Since the pandemic began, Shelly Wigginton, the single mom from Akron, Ohio, has been thinking about quitting her job. At Burger King, she puts in 50-60 hours a week, works past midnights, sometimes past mid-day, with no weekends off because the outlet where she works at is understaffed.
Her schedule also changes every week, leaving her constantly anxious about how she’ll be able to pick up the kids, 7 and 11, from their school bus stop.
Daycare with an after-school program could help but she can’t afford it. At $200 a week per child, daycare accounts for more than half her paycheck. A babysitter isn’t an option, either.
“A babysitter,” costs “what I make an hour,” said Wigginton, 36, who makes $12 an hour.
A social welfare worker informed Wigginton that, as a single mother, if she quit her job she would have enough money to pay her bills and access to child care benefits and food stamps. She currently doesn’t qualify for these benefits, since her monthly income exceeds the cutoff by $85.
“If I do end up quitting, it’s not going to be because I want to,” she said. “It’s going to be out of necessity to care for my children.”
In 2016, the annual average cost of child care in the U.S. was $16,200, higher than the in-state tuition at a public university.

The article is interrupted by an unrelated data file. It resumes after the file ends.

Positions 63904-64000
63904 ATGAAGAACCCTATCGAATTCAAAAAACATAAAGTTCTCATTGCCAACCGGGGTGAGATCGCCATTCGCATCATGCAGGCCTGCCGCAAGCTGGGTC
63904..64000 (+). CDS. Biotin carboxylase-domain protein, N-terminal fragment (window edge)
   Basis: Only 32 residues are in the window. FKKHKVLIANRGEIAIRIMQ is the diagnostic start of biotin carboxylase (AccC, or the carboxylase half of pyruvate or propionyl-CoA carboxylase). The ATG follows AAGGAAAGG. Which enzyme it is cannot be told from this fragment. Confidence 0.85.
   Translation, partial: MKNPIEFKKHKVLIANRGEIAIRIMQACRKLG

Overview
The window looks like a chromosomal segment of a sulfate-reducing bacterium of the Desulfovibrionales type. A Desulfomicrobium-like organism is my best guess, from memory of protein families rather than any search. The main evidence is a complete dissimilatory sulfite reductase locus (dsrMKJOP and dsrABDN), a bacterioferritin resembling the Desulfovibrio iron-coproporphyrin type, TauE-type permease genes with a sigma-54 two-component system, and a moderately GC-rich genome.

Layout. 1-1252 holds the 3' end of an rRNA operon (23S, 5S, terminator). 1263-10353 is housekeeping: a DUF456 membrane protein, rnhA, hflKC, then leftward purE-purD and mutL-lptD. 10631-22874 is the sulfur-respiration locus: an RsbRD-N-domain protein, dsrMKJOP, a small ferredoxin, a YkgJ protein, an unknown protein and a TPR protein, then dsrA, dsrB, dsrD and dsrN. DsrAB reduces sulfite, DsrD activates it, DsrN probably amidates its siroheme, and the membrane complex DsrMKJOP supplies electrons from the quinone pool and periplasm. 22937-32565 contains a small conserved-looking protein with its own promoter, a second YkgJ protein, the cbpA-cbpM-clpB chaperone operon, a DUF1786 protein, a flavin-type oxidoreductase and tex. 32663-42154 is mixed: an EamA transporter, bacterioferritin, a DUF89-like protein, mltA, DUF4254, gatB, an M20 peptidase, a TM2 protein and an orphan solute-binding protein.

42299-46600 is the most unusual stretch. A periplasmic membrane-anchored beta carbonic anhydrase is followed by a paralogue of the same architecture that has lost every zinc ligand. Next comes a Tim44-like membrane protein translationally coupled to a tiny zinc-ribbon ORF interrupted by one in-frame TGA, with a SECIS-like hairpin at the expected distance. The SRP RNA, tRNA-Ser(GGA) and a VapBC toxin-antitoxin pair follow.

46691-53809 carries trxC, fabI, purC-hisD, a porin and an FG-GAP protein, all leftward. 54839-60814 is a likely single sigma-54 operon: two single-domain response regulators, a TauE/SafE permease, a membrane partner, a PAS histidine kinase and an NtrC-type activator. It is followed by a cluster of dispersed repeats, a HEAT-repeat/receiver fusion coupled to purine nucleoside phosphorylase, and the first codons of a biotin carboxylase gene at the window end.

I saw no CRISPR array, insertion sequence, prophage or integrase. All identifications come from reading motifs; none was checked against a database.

According to the U.S. Department of Health and Human Services, child care is affordable if it costs no more than 7% of a family’s income. Even in Mississippi, the state where it is least expensive, child care accounts for 11.7% of the median family income.
7. Whether moms will win or lose depends on the government.
The Biden administration offers hope to the American middle class in the form of a $1.8 trillion economic support package, the American Families Plan. Its ambitious proposals include extending free public education through the prekindergarten years and two years of tuition-free community college.
“I wonder whether we’d think, as we did in the 20th century, that 12 years is enough in the 21st century. I doubt it,” President Biden said in his April 28 address to a joint session of Congress when he pitched his proposals. “Twelve years is no longer enough today to compete with the rest of the world in the 21st century.”
The plan also includes providing affordable child care that would cost no more than 7% of low- and middle-income families’ income, making the child tax credit permanent and implementing 12 weeks of paid medical leave.
“No one should have to choose between a job and a paycheck or taking care of themselves or their loved ones, or their parent or spouse or child,” Biden said.
If these proposals become law, they could help fix the broken child care system in America.